Please use this identifier to cite or link to this item: http://bura.brunel.ac.uk/handle/2438/7975
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dc.contributor.authorRajan-Rankin, S-
dc.date.accessioned2014-02-03T12:01:22Z-
dc.date.available2014-02-03T12:01:22Z-
dc.date.issued2013-
dc.identifier.citationThe British Journal of Social Work, Online First, 2013en_US
dc.identifier.issn1468-263X-
dc.identifier.urihttp://bjsw.oxfordjournals.org/content/early/2013/05/16/bjsw.bct083en
dc.identifier.urihttp://bura.brunel.ac.uk/handle/2438/7975-
dc.descriptionThis article is made available through the Brunel Open Access Publishing Fund. Copyright @ The Author 2013. Published by Oxford University Press on behalf of The British Association of Social Workers. This is an Open Access article distributed under the terms of the Creative Commons Attribution License (http://creativecommons.org/licenses/by-nc/3.0/), which permits non-commercial re-use, distribution, and reproduction in any medium, provided the original work is properly cited.en_US
dc.description.abstractRecent social work reforms in the UK have highlighted the need for social work practitioners to be empathetic, reflexive and resilient. Current literature defines resilience as the individual's adaptive response to adversity, stress-resistant personality traits and the ability to ‘bounce back’, yet the processes by which resilience is developed remain underexplored. The stressors associated with training to be a social worker particularly necessitate such an investigation. This study adopts a phenomenological approach to explore social work students' lived experiences of managing emotion and developing resilience. Emotion is constructed as a relational concept, developed within intersubjective space and as an embodied experience. Findings indicate tensions in student narratives around the expression of emotion and ‘being professional’. Critical incident narratives reveal often overwhelming difficulties experienced by students, prior to and during the social work programme. A variety of coping strategies were adopted including active resistance, spirituality, critical reflection and social support. Narratives as ‘discourses-in-the-making’ highlight embodiment as a valuable analytical lens by which emotional conflicts are experienced, deconstructed and resolved through the process of integrating the personal and professional self. Spaces to develop emotional resilience within the social work curriculum are discussed.en_US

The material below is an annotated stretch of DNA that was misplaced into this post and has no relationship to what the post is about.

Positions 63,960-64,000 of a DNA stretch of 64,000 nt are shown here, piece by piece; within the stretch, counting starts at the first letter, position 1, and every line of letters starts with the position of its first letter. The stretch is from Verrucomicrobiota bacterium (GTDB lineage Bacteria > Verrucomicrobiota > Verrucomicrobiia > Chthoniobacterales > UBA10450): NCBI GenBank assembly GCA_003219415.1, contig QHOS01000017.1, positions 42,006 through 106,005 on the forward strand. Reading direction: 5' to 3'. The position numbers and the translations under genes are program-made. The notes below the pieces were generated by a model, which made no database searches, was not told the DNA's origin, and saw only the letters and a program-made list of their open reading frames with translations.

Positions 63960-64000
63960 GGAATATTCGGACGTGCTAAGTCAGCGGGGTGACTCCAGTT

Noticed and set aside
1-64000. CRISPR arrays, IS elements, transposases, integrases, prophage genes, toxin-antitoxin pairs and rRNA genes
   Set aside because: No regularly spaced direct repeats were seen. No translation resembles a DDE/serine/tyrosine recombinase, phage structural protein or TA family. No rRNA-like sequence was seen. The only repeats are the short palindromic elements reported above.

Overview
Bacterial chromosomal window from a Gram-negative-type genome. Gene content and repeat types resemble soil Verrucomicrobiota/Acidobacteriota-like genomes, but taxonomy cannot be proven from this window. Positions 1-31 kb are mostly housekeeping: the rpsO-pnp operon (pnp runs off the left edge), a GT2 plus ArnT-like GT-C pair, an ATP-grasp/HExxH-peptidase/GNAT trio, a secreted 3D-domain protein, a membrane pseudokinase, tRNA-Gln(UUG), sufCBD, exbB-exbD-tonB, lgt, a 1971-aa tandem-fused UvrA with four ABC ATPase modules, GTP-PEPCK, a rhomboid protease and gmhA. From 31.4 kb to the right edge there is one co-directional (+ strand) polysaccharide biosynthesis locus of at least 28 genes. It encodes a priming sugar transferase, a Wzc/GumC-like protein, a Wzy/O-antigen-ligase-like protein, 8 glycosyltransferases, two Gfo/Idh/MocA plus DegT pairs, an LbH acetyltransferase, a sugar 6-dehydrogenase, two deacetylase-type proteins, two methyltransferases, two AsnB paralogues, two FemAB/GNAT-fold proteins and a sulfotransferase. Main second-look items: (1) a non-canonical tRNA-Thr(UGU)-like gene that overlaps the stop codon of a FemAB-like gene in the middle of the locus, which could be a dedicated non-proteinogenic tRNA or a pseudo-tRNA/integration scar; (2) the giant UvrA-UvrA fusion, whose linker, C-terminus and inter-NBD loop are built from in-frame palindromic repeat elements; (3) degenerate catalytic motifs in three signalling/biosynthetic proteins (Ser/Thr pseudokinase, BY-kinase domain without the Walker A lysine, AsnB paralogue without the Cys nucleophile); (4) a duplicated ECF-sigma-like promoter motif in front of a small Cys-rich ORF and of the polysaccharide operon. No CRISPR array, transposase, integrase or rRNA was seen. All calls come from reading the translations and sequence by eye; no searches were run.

dc.language.isoenen_US
dc.publisherBritish Association of Social Workersen_US
dc.subjectResilienceen_US
dc.subjectSelf-identityen_US
dc.subjectEmbodimenten_US
dc.subjectSocial work educationen_US
dc.titleSelf-identity, embodiment and the development of emotional resilienceen_US
dc.typeArticleen_US
dc.identifier.doihttp://dx.doi.org/10.1093/bjsw/bct083-
pubs.organisational-data/Brunel-
pubs.organisational-data/Brunel/Brunel Active Staff-
pubs.organisational-data/Brunel/Brunel Active Staff/School of Health Sciences & Social Care-
pubs.organisational-data/Brunel/Brunel Active Staff/School of Health Sciences & Social Care/Social Care-
Appears in Collections:Social Work
Community Health and Public Health
Brunel OA Publishing Fund
Dept of Clinical Sciences Research Papers

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